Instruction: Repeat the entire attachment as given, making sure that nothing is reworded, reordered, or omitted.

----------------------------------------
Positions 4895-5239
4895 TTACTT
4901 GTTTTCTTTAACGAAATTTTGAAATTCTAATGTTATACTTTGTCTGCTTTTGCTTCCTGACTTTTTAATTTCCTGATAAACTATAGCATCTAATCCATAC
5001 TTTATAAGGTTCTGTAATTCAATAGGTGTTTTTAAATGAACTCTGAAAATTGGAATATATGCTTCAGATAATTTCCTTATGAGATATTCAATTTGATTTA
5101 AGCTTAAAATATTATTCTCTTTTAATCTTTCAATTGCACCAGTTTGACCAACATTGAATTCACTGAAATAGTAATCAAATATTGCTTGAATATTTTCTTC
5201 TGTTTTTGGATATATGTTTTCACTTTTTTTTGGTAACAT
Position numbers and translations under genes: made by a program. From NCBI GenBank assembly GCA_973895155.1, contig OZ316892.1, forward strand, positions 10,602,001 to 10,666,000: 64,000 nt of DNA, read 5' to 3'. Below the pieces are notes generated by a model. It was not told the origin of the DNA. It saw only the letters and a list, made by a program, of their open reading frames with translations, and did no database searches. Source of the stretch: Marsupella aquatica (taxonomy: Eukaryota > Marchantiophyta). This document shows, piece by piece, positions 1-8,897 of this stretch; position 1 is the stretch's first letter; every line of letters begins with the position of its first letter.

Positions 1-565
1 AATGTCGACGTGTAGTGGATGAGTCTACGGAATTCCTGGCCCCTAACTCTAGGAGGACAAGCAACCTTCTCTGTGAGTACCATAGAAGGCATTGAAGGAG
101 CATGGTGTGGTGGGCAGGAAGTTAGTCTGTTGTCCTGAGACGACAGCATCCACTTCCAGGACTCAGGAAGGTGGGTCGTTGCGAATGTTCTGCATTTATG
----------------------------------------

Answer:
Positions 4895-5239
4895 TTACTT
4901 GTTTTCTTTAACGAAATTTTGAAATTCTAATGTTATACTTTGTCTGCTTTTGCTTCCTGACTTTTTAATTTCCTGATAAACTATAGCATCTAATCCATAC
5001 TTTATAAGGTTCTGTAATTCAATAGGTGTTTTTAAATGAACTCTGAAAATTGGAATATATGCTTCAGATAATTTCCTTATGAGATATTCAATTTGATTTA
5101 AGCTTAAAATATTATTCTCTTTTAATCTTTCAATTGCACCAGTTTGACCAACATTGAATTCACTGAAATAGTAATCAAATATTGCTTGAATATTTTCTTC
5201 TGTTTTTGGATATATGTTTTCACTTTTTTTTGGTAACAT
Position numbers and translations under genes: made by a program. From NCBI GenBank assembly GCA_973895155.1, contig OZ316892.1, forward strand, positions 10,602,001 to 10,666,000: 64,000 nt of DNA, read 5' to 3'. Below the pieces are notes generated by a model. It was not told the origin of the DNA. It saw only the letters and a list, made by a program, of their open reading frames with translations, and did no database searches. Source of the stretch: Marsupella aquatica (taxonomy: Eukaryota > Marchantiophyta). This document shows, piece by piece, positions 1-8,897 of this stretch; position 1 is the stretch's first letter; every line of letters begins with the position of its first letter.

Positions 1-565
1 AATGTCGACGTGTAGTGGATGAGTCTACGGAATTCCTGGCCCCTAACTCTAGGAGGACAAGCAACCTTCTCTGTGAGTACCATAGAAGGCATTGAAGGAG
101 CATGGTGTGGTGGGCAGGAAGTTAGTCTGTTGTCCTGAGACGACAGCATCCACTTCCAGGACTCAGGAAGGTGGGTCGTTGCGAATGTTCTGCATTTATG